New drivers have high crash rates. This isn’t news. Efforts continue to be made to minimize the risk to and from novice drivers. In British Columbia, for example, recent evaluation of the Graduated Licensing Program [GLP] indicated that the more supervised learning time the better. So, starting April 1st, 2007, new drivers completing formal driver training are no longer eligible for a three-month reduction from the standard Learner 12-month period. Instead, they are now eligible, if they also remain violation and at-fault crash free, for a six-month reduction from the standard Novice 24-month period.
As Road Rules has previously noted, while details of the programs vary, most Canadian
provinces and US states have GLPs, and most GLPs acknowledge benefit from formal driver training. Imagine the surprise, therefore, when Ontario’s auditor general reported in early December 2007 that new drivers trained in government approved driving schools had more crashes than untrained drivers. The report cited the following statistics: approximately 55 per cent of Ontario’s new drivers took driving school programs and 6.8 per cent of these students were involved in collisions in 2005, compared with 4.2 per cent in the group without driving school training. The report also noted that this difference in collision rates between these two groups had increased 62 per cent in 2005 from 24 per cent in 2000. The “why” had not been investigated by Ontario’s Ministry of Transportation, and the report commented, “The statistic was alarming enough that the ministry should have looked at it.”
This wasn’t the only bad news. The audit also found that 6.5 per cent of Ontario’s driving instructors had accumulated demerit points for speeding, failing to use a seat belt and disobeying traffic signs compared to a 1.4 per cent rate for the general population. In quick response, the Ontario government announced new licensing requirements for driving instructors—no demerit points on their driving record and no Criminal Code convictions—and a new monitoring and audit program, in which ‘undercover shoppers’ will visit driving schools to ensure standards are being met.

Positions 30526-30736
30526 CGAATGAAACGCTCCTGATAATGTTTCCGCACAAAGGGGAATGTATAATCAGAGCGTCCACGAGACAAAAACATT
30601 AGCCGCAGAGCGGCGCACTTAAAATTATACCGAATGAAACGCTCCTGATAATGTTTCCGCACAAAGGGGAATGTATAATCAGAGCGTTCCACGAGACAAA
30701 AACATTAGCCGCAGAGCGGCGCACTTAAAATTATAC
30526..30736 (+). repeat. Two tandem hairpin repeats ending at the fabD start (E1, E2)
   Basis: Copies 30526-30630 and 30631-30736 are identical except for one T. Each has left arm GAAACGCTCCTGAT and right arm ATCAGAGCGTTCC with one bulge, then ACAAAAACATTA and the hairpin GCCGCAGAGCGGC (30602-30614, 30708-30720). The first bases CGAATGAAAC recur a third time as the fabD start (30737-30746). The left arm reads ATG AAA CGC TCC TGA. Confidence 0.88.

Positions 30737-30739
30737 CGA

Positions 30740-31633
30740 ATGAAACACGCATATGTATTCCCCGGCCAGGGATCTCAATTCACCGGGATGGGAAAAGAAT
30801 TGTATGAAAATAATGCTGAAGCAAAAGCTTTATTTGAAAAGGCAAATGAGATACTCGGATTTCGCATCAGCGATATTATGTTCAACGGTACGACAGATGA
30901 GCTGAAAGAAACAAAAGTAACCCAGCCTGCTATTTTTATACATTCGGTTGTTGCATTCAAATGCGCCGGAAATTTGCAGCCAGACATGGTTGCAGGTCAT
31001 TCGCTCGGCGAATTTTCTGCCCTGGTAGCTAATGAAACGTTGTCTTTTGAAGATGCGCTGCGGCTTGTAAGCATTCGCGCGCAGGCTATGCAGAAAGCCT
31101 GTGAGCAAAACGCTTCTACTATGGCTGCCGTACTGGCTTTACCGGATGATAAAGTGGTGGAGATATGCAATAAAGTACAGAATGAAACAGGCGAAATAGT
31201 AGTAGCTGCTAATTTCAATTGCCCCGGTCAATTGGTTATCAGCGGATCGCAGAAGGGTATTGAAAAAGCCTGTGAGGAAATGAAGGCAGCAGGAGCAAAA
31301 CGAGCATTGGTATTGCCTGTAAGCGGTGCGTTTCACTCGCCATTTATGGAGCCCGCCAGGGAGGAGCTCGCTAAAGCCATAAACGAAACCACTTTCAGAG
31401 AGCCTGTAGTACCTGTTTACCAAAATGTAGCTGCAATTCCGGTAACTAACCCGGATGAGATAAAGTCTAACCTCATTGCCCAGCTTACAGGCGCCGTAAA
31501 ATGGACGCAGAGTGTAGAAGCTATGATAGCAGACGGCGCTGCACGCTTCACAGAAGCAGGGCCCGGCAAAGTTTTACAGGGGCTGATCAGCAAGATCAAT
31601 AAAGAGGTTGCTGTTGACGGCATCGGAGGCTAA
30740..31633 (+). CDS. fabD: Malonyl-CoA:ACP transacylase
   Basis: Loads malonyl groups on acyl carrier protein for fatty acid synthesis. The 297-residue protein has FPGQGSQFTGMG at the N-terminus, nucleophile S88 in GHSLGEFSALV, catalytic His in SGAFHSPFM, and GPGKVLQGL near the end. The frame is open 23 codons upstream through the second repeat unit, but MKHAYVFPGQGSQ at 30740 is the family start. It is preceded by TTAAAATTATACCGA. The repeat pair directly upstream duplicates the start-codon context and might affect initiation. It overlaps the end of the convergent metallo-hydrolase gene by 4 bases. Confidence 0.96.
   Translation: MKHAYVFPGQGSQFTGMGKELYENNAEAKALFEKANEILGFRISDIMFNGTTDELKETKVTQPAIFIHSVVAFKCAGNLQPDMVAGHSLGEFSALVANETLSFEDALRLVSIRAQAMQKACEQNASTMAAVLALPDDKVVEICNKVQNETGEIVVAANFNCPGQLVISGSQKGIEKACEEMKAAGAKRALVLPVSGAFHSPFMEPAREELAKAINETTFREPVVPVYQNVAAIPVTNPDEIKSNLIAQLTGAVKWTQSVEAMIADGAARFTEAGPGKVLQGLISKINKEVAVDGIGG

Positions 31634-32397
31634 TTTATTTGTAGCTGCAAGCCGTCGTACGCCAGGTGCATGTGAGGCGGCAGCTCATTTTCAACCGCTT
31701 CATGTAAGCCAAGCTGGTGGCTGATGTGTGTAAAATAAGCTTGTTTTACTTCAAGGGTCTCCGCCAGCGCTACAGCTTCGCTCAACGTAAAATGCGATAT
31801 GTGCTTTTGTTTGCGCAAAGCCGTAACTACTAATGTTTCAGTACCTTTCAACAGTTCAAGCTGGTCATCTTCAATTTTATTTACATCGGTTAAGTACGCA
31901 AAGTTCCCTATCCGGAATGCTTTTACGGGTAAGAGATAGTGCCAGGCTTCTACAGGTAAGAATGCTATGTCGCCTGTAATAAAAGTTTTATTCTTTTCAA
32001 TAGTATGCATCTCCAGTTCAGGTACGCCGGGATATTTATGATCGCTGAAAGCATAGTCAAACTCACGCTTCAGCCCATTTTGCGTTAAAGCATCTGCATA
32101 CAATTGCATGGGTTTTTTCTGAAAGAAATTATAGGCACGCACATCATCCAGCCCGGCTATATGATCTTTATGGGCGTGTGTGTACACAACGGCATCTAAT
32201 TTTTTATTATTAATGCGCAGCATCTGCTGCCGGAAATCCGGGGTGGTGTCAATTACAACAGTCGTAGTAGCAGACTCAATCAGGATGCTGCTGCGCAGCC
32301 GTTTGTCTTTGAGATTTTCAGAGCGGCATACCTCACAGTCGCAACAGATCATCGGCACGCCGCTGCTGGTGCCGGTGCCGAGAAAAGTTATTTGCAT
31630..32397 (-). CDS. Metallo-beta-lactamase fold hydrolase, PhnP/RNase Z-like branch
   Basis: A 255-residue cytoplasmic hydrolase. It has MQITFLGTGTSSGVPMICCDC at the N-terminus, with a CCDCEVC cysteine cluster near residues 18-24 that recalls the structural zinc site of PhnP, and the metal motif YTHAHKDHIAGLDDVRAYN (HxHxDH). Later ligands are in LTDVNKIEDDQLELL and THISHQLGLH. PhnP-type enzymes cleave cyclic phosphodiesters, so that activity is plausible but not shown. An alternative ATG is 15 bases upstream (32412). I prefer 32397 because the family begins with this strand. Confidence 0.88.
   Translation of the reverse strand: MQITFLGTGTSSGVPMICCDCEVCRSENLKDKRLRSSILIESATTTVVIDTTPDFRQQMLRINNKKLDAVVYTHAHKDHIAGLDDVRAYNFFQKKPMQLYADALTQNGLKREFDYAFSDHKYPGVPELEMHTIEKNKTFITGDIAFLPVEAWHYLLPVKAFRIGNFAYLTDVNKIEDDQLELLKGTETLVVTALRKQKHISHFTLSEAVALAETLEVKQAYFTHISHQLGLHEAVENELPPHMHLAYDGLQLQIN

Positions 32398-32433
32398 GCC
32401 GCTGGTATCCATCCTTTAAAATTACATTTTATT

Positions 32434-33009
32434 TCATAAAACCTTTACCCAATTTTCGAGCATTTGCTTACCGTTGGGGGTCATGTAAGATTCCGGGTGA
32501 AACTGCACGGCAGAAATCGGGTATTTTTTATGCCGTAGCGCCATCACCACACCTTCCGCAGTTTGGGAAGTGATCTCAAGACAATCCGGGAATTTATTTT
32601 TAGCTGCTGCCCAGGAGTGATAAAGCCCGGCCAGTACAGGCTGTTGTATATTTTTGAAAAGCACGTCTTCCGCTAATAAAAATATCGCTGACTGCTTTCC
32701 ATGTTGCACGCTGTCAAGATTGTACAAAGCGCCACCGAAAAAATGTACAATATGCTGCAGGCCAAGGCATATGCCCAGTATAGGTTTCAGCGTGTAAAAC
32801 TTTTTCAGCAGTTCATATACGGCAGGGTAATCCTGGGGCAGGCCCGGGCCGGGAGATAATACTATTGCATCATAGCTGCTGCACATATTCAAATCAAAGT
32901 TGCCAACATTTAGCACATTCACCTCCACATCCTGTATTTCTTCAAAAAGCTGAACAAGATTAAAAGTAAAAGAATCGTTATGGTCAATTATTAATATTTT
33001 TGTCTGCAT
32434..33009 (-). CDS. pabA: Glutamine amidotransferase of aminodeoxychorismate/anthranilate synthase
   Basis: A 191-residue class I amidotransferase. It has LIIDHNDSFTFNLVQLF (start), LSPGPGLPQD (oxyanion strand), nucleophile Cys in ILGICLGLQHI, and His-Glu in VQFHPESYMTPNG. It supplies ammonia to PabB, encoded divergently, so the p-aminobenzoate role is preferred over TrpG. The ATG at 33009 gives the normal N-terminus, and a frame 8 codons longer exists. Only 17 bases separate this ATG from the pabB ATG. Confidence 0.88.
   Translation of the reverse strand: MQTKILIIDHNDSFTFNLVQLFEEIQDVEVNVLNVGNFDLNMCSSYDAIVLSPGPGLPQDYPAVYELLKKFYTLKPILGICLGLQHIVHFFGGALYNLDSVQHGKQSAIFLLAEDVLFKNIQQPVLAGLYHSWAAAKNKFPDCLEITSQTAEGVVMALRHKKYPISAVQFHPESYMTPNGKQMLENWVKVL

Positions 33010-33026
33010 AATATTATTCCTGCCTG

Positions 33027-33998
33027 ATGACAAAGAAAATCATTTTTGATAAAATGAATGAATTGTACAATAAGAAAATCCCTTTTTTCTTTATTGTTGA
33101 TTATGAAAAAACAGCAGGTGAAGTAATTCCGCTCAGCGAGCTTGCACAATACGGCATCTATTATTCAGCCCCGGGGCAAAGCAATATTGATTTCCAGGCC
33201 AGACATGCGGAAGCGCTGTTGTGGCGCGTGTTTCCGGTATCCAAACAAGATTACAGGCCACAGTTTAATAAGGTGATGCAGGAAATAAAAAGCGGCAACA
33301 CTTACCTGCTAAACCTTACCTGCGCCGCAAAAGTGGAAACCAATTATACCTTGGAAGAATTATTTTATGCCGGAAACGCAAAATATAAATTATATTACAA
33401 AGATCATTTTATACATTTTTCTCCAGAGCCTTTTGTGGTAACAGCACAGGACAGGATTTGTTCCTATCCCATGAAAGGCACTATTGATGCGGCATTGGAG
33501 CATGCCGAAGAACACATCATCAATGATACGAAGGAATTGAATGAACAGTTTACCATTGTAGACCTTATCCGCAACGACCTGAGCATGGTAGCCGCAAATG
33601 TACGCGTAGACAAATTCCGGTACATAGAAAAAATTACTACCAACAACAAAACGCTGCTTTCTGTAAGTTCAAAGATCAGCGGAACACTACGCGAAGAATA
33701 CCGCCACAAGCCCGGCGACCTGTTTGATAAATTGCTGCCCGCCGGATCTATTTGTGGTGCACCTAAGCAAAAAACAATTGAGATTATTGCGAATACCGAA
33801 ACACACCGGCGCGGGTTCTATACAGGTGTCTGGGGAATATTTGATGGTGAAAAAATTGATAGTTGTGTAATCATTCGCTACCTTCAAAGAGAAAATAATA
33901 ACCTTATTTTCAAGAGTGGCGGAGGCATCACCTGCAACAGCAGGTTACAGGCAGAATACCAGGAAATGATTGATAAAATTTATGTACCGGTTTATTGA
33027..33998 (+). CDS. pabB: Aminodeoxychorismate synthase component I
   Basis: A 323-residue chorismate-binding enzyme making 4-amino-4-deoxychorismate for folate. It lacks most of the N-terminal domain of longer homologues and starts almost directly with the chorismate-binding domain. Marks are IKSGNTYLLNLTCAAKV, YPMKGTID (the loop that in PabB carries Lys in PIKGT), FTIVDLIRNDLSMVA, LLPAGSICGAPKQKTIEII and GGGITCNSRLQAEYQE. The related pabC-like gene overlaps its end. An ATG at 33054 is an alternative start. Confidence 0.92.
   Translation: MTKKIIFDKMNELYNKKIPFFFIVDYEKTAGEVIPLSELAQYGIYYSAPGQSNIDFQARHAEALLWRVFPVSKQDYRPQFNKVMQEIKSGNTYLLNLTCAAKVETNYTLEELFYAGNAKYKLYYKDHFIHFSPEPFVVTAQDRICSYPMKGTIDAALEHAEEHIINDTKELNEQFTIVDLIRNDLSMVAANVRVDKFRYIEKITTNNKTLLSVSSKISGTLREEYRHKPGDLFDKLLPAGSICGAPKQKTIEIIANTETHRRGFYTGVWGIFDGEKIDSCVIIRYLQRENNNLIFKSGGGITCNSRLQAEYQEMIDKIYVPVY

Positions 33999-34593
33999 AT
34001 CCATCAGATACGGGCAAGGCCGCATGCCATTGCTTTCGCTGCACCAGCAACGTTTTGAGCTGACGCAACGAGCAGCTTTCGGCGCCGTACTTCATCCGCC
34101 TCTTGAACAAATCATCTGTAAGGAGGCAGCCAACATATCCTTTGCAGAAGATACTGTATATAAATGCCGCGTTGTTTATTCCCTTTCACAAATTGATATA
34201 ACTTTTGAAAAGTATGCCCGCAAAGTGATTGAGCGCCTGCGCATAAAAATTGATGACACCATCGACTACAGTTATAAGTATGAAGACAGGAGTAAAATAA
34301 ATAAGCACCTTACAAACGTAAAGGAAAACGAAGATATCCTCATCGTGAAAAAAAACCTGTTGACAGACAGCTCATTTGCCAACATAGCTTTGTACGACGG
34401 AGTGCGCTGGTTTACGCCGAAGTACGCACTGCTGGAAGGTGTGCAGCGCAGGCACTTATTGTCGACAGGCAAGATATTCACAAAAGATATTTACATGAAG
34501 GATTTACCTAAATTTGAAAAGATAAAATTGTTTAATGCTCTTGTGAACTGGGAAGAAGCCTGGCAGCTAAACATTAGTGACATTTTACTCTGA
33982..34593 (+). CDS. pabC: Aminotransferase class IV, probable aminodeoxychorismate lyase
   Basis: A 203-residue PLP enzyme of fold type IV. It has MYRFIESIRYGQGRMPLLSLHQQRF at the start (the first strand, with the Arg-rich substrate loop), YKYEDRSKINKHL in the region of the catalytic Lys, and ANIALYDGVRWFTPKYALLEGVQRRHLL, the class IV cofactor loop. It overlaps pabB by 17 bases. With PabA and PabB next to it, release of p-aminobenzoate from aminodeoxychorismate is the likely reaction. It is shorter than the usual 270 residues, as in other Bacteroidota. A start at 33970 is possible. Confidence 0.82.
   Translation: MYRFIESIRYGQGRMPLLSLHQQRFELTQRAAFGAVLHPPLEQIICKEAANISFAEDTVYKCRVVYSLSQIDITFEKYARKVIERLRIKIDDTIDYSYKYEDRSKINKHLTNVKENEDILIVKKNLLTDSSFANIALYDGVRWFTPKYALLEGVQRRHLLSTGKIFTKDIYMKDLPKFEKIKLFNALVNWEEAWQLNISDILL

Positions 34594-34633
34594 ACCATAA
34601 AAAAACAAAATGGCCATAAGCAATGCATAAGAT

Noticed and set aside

Commentators have noted that the higher crash rate statistics may not tell the whole story. The majority of driving schools are located in major urban centres where, because of traffic density, the chance of crashing is significantly greater. Also the rate of accidents per 100,000 km for trained and untrained drivers is not broken out. Generally, higher crash rates are directly related to more kilometers driven. Trained new drivers may simply drive more. Fair enough. What if, though, formal training is simply aimed at passing the test and that test standards are too low? And what if this is also true here?
Driver education and licensing is a critically important component of driving safety. How many drivers want to learn as much as possible about the most dangerous daily task they perform? As one commentator said, stating what was obvious in the discussion surrounding the Ontario report, “If we are serious about saving lives on our roads we must better educate our drivers.”